Beginner’s Guide to Behavior-Based Goals

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Setting goals isn’t complicated, but like everything else, there is a right and wrong way to go about it. Making goals to change your behavior — whether it’s to decrease procrastination or be friendlier when you’re under stress — can be a lot trickier than creating goals to change performance. Here are a few tips to get you started.

Focus on Future Performance

It’s cause and effect — today’s behavior affects tomorrow’s performance. If you’re having trouble meeting a performance-based goal you’ve set for yourself, consider that you might need to change a behavior instead. For instance, many people set goals to increase productivity. But regardless of how fast you type, if you spend all morning surfing the web you’ll never meet your goal.

When it comes to behavior-based goals, your focus should be on future performance. Go out of your way executing your behavior-based goals, stay consistent, and really work hard on changing the ways you handle stress or deal with interpersonal relationships. As you change your behaviors, the results will come.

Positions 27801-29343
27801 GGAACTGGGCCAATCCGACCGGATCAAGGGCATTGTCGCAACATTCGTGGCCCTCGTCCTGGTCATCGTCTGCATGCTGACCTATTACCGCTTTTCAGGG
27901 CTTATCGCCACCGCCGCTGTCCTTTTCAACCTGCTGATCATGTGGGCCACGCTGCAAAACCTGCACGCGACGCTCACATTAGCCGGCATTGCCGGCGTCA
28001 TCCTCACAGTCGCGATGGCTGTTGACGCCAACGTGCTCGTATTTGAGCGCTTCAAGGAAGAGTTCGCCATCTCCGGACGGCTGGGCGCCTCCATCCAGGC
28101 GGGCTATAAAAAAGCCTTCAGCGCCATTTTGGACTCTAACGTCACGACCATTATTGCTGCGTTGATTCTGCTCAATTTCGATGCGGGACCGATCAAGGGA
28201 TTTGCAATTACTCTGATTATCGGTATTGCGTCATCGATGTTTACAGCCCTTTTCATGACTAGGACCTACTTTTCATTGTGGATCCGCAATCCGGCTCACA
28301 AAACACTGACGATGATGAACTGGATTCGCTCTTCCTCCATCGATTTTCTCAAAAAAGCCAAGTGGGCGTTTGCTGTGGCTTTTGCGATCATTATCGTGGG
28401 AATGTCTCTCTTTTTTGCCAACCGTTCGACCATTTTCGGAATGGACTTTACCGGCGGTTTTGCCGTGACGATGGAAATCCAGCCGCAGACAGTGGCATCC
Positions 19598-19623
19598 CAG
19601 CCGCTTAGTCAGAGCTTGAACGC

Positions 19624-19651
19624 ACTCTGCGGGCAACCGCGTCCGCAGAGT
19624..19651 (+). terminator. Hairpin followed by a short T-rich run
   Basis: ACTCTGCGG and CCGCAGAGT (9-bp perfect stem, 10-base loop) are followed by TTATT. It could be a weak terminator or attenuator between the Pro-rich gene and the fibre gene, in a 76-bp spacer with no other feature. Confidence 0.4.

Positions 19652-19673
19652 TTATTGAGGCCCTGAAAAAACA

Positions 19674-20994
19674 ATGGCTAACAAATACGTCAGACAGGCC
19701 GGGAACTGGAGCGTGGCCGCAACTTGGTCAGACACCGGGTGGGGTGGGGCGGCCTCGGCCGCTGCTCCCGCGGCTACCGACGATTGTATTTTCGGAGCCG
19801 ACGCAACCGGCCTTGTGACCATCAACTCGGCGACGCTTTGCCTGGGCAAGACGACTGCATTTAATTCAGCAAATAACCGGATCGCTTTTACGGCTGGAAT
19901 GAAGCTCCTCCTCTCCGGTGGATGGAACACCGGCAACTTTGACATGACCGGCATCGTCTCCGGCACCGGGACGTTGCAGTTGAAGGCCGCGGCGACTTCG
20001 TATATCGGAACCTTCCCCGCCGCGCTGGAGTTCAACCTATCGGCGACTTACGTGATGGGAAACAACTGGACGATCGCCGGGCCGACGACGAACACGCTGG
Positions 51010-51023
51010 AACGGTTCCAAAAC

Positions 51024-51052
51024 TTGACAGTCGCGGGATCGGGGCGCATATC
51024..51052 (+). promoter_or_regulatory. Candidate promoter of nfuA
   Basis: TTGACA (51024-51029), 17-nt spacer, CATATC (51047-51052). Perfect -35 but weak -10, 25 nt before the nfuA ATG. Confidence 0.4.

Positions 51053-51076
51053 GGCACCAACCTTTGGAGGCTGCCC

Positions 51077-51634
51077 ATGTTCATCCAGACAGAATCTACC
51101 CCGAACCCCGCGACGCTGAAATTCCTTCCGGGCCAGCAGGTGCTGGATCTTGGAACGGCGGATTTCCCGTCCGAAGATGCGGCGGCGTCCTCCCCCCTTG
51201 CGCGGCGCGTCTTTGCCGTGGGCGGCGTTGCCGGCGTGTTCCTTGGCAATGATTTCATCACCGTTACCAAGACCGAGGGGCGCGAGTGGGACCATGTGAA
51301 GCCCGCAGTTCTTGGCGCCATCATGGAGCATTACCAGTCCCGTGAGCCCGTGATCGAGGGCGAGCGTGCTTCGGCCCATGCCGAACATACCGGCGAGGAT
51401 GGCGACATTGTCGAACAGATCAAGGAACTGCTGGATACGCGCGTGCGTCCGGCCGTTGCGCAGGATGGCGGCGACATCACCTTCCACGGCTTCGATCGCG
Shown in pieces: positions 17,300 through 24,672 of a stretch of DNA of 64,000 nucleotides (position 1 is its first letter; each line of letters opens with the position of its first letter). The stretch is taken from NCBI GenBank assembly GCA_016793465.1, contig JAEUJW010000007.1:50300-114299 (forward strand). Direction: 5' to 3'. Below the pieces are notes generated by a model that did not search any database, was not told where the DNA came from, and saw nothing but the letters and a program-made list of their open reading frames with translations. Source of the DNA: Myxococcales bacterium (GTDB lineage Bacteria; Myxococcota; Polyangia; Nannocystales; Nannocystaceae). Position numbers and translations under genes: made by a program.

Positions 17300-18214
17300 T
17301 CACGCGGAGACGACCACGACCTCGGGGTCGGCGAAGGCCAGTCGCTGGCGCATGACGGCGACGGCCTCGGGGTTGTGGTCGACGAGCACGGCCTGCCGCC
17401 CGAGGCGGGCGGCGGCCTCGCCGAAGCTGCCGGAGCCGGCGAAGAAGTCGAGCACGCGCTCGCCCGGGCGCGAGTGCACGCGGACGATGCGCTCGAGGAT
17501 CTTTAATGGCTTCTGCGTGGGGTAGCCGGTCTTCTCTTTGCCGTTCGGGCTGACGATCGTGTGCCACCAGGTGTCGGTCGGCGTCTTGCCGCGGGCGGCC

Give Yourself Time

In some ways, changing your behavior is a lot harder than just increasing your productivity. How we feel, think, and react is second nature to us in a way that answering a certain amount of emails before lunch isn’t. So don’t be too hard on yourself if you aren’t seeing the behavioral changes you want overnight.

Give yourself a realistic amount of time to make changes. You’ll find it’s difficult to change a behavior all at once. The most important thing is that you improve a little bit every day. Don’t give up on your goals, but don’t get upset with yourself if it’s harder to stick to behavior-based goals than it is to performance-based goals.

Measure Your Progress

Behavior-based goals are harder to quantify than performance-based goals for a few reasons. It’s not always easy to assign a number value to interpersonal skills or teamwork. It can be hard to track the ways you manage your time or communicate. Sometimes, behavior-based goals are really subjective. But keeping track of your progress is important if you want to improve.

You may really need to get creative in order to measure your progress, and you’ll definitely need to embrace the subjectivity of the process. Write down your thoughts and feelings. Rather than making charts and graphs, consider journaling to keep track of your positive and negative behaviors.

Be Sure to Grab a Copy of a Great Book, How to Break Bad Habits and Create Great Ones!

Stephen Meadows

Stephen Meadows has been in the real estate industry since 2001 and has worked with hundreds of brokerages and thousands of agents all over the country. His passion for helping people succeed is apparent in all he does. Stephen has written 6 books and has published 15, 5 of which were Amazon Best Sellers.